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Whether you’re looking for a quick meal on the go or trying to shed a few pounds, you’re certainly not alone when looking for a meal replacement shake. Yearly sales of these convenient beverages exceed $3 billion in the U.S.
While the reasons people have for drinking meal replacement shakes vary, the most common reasons given are the need for increased dietary protein intake at 34% followed by the need for a convenient meal replacement at 20%.
So how do you choose a quality meal replacement shake? With so many choices, it’s hard to know which shakes are nutritionally complete and which are just basically dessert in a bottle. Furthermore, flashy marketing can make it difficult to see past the hyped nutrition claims on the front of the package. The whole process can be overwhelming.
What to Look for
There are some basic guidelines to follow when choosing a good meal replacement shake.
Fewer isn’t necessarily better when it comes to counting calories. If you are replacing a meal with your shake, you want it to do just that – replace it with something as similar as possible. In order to do so, it requires a set number of calories.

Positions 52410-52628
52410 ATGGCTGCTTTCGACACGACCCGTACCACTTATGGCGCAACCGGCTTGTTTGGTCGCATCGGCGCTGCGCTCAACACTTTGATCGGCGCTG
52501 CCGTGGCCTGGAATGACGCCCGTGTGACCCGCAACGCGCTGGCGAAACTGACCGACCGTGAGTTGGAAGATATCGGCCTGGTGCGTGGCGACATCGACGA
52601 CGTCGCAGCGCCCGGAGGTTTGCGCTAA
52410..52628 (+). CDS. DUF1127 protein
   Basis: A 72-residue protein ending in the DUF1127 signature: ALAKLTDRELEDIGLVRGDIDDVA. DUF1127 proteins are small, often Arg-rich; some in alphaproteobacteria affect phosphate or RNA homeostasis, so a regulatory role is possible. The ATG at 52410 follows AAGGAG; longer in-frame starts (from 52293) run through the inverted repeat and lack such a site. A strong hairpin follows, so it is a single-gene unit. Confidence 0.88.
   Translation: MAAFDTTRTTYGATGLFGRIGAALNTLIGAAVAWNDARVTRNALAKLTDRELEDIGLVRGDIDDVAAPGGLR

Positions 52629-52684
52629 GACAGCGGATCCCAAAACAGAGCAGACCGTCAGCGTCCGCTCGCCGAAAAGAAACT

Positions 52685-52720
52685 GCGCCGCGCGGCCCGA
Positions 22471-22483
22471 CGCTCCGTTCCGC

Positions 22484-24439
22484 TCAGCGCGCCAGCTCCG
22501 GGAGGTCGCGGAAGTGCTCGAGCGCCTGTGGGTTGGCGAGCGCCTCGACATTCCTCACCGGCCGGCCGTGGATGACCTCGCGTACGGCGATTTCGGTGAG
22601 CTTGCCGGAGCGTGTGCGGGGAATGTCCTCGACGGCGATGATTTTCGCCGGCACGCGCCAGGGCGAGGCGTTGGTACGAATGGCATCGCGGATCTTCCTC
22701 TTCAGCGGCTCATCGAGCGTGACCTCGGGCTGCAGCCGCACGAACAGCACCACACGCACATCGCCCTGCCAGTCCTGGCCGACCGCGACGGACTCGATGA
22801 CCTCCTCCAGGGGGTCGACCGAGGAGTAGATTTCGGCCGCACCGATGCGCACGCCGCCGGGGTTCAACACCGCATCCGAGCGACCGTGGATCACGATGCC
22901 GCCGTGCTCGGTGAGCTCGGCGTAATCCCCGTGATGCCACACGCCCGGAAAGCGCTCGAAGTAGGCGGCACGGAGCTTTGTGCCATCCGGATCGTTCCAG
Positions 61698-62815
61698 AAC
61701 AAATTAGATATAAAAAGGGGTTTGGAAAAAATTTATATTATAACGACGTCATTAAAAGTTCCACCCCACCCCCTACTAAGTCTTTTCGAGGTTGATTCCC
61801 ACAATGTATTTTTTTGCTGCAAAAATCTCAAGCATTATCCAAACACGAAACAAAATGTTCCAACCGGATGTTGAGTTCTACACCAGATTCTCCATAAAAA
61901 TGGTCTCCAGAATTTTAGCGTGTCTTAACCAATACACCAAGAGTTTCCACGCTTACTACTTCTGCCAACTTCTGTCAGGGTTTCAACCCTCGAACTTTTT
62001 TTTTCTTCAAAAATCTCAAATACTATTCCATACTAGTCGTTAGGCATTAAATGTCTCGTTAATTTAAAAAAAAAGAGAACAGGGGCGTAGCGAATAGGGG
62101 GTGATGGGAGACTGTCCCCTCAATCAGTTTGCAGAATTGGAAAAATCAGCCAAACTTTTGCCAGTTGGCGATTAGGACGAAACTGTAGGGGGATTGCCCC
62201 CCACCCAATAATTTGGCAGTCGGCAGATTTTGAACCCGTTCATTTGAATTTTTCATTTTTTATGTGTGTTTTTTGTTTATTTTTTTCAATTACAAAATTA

Wendy Bazilian, author of The Superfoods Rx Diet, recommends that a meal replacement shake contain at least 325 to 400 calories per serving. If this seems high to you — considering it’s just a beverage — remind yourself that it is a meal and not “just a beverage.” Furthermore, a meal replacement shake should keep you satiated until your next meal. It’s of little value to you if you’re ravenous an hour after drinking it.
WebMD has a slightly different take on calorie count. Their recommendation for a meal replacement shake is 220 to 230 calories. For me, that’s not a meal replacement; it’s a snack. A rather large snack, but a snack, nonetheless.
I don’t remember the last time I had a 220 calorie meal. That’s the number of calories in about 6 oz of skinless chicken with nothing on it. If you’re active, it’s simply not enough, in my opinion.